It surprised me that my colleagues’ dispassionate objectivity vanished. These were not the biggest names in journalism, but most worked for the best journalistic enterprises, thus were qualifed, experienced, quick and smart. They treated President Havel like they had backstage passes to see a rock star — shaking his hand, pushing reporters’ notebooks toward him for autographs, a few snapped pictures — all wearing huge, nervous grins.
I hung back.
I couldn’t approach this great man — a genuine hero for freedom but an artist and intellectual as well — as my colleagues did.
I was happy just to be that close. I’d never forget this trip anyway, but this moment pushed it over the top.
My head and heart argued against touching him, for different reasons. I saw it in the moment, and I see it now. My head says reporters don’t swoon. My heart sees the celebrity as a hollow gesture.
Then the same thing happened a few months later. On Election Day 1992 I head to my polling place before work, allowing lots of time for the long line. I wasn’t needed in the newsroom until mid-afternoon.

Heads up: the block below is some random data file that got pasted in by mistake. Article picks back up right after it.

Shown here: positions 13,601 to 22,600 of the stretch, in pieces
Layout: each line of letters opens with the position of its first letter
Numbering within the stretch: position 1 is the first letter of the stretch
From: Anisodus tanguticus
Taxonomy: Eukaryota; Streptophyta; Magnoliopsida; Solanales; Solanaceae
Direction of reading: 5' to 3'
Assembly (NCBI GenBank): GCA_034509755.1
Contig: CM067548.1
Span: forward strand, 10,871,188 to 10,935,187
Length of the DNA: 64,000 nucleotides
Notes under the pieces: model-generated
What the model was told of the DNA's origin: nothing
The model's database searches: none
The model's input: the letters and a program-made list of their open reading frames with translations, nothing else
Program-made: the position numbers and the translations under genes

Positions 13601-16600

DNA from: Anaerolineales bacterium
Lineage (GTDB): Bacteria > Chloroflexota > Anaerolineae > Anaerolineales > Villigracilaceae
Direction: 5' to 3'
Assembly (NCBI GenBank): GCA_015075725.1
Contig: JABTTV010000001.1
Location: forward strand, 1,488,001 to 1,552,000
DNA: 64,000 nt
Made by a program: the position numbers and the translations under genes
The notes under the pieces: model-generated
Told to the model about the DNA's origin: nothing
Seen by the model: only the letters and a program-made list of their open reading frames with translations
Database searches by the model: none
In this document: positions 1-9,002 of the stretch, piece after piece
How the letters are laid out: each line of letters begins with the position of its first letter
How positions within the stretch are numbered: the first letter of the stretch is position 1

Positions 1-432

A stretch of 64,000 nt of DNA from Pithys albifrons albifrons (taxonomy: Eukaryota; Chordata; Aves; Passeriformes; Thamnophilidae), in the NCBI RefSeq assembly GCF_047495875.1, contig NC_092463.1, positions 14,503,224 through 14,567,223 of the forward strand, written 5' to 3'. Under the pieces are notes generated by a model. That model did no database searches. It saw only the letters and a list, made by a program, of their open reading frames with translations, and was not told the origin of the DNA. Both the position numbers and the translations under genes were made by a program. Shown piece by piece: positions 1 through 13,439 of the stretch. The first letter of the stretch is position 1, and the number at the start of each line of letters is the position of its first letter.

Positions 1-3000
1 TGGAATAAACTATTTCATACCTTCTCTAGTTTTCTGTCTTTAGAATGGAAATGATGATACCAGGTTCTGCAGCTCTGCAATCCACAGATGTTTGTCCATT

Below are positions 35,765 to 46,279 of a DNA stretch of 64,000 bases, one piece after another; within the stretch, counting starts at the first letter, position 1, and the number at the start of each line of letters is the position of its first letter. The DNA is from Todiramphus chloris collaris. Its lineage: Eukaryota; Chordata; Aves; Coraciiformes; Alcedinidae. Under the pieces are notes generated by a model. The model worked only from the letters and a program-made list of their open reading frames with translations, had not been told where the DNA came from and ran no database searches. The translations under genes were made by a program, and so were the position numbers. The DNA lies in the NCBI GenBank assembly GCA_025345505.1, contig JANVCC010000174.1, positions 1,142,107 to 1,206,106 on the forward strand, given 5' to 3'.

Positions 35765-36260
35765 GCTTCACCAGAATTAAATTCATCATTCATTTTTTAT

Dunbar Recreation Center is the poll for the family that lives in the Governor’s Mansion. The governor and his wife would be there to vote, who knew when, flying in after out-of-state last-minute campaign stops. I brought My Beloved, at the time my fiance, who already voted in west Little Rock, just in case. My apartment, the Bengalow, was two blocks from the mansion.
Rather than the lobby, the tables and booths were set in Dunbar’s gym. Suddenly there was a rush of people, and I recognized a few — in the pack of news photographers. They’re directed toward a section of bleachers and they set up. In a moment, Bill, Hillary and Chelsea float in, surrounded by Secret Service and aides. They head directly to us civilians for hugs and handshakes and shouts of good wishes.